Although the cookie was introduced in America by Dutch settlers in the early seventeenth century, it wasn’t until the early 1900s, with the development of peanut butter, that the first recipe for peanut butter cookies first appeared.

PeanutButterCookieWhen the cotton crop was heavily damaged by the boll weevil, the now famous African-American botanist and agricultural educator George Washington Carver, promoted the peanut as a replacement crop. In 1916, Carver published a research bulletin called How to Grow the Peanut and 105 Ways of Preparing it for Human Consumption, in which he included three recipes for peanut cookies listing crushed or chopped peanuts as an ingredient. It wasn’t until the 1920s that peanut butter was first listed as an ingredient in cookies.

Peanut butter’s beginning can be credited to a Canadian named Marcellus Gilmore Edson in 1884. Then in 1895, an American doctor in Battle Creek, Michigan, John Kellogg, was granted a patent for his method of making peanut butter, quickly followed by number of other inventors and entrepreneurs. By 1922, Joseph L. Rosefield had developed and patented the first method for a smooth-churned and shelf stable peanut butter. By 1928, his process had be adopted by Swift & Company, and the still popular Peter Pan brand was born, followed a few years later by Skippy, today’s leading peanut butter.

Early peanut butter cookies were formed into small balls, or the dough was rolled thin and the cookies cut into various shapes. It was not until 1932 that the distinguishing criss-cross marks were first referenced in a recipe published in the Schenectady Gazette–“shape into balls and after placing them on the cookie sheet, press each one down with a fork, first one way and then the other, so they look like squares on waffles.” The technique was further popularized by Mary Ellis Ames, Director of Pillsbury Cooking Service, in the 1933 edition of Balanced Recipes, which contained a recipe for Peanut Butter Balls. And although this practice continues today, neither Ms. Ames nor the Schenectady recipe explains its reasoning. Perhaps the following observations by Craig Claiborne covers the subject best:

It has been pointed out, on occasion, that you never can tell what on earth interests readers of this column and to what degree. With tongue in cheek, we stated recently that we had a file of letters marked Unanswered and Unanswerable. We quoted one of those letters, not fictional, in which someone asked if we could explain why peanut butter cookies were creased with a fork before baking. We didn’t really expect an answer to that, but replies we got. One reader wrote as follows: The cookies are creased with a fork, she informed us, to make them crisper. “One of my sons,” she continued, “once answered this technique and baked one pan of cookies plain, the other with the traditional fork creases on top. The plain peanut butter cookies did not taste as good and seemed a bit soggy in the center. “Since the peanut butter cookie dough is quite rich, I think the fork creases expose just enough dough to add a bit more crispy crust for better results. Another reader offered this conjecture: “Most cookies dropped by rounded teaspoonsful will flatten in the oven and bake evenly. Is there something in peanut butter cookie dough that prevents it from flattening out by itself? The peanut butter, for example? Pressing the dollop with the tines of a fork would assure the dough flattens properly and, therefore, bakes evenly.” But the explanation about pressing those cookies that we like best came from Sylvia Lavietes of New Haven, Conn.: “Your column today contained an inquiry regarding peanut butter cookies. Well, a stupid question calls for a stupid answer. Peanut butter cookies are crisscrossed in order to make it possible to distinguish them from chocolate chip cookies in the cookie jar.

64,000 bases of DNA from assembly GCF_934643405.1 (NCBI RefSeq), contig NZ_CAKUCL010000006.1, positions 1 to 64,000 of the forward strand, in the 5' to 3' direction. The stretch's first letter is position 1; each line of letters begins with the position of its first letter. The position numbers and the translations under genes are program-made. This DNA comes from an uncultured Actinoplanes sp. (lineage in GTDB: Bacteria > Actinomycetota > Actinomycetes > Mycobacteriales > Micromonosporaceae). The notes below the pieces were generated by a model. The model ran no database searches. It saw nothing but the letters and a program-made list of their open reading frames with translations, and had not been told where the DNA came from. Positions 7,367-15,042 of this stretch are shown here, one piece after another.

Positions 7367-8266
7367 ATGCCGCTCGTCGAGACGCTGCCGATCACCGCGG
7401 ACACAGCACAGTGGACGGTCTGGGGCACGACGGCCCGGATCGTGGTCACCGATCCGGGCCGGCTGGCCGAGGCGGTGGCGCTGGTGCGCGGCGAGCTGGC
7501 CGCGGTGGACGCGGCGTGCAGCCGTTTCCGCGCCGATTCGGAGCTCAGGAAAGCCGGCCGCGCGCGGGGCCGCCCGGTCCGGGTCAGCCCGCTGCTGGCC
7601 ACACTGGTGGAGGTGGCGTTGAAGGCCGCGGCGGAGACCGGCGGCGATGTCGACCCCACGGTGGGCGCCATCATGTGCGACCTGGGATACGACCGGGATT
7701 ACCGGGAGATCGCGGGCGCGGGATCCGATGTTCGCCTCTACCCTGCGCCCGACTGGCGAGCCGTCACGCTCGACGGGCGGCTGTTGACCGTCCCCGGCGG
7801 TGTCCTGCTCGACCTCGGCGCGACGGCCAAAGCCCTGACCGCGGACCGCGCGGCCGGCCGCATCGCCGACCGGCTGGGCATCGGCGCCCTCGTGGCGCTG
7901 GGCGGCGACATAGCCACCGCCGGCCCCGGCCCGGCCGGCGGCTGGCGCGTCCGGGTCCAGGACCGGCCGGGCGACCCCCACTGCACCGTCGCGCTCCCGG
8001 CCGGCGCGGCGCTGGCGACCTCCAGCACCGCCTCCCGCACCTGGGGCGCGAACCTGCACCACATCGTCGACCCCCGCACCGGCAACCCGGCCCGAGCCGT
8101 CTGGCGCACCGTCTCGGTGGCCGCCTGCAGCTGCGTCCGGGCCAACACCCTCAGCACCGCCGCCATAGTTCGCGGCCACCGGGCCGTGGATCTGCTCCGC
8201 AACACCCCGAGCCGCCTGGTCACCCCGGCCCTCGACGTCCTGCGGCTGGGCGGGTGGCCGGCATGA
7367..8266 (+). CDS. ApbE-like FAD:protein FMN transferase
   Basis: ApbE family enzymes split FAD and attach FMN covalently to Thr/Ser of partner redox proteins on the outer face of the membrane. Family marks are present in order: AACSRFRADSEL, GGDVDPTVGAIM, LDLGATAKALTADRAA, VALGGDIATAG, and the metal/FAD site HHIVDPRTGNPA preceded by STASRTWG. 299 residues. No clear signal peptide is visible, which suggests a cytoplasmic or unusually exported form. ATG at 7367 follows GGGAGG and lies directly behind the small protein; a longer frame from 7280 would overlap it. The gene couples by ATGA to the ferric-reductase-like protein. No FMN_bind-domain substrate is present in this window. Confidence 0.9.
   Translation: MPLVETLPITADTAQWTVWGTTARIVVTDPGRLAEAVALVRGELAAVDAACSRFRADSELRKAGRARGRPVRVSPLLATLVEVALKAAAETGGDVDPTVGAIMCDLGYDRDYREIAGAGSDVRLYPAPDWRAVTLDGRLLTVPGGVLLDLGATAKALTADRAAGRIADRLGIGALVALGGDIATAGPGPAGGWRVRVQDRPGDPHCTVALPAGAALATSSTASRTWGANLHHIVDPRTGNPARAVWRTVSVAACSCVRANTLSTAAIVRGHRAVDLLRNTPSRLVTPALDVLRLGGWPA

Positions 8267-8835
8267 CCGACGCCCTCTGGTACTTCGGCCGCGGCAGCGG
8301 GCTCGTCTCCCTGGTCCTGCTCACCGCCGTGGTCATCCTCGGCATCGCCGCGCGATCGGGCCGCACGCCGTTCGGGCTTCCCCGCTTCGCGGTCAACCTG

“The Fork and the Cookie,” Craig Claiborne, New York Times, April 2, 1979

Try Em: Peanut Butter Balls, Triple Peanut Butter Cookies, Double-Delight Peanut Butter Cookies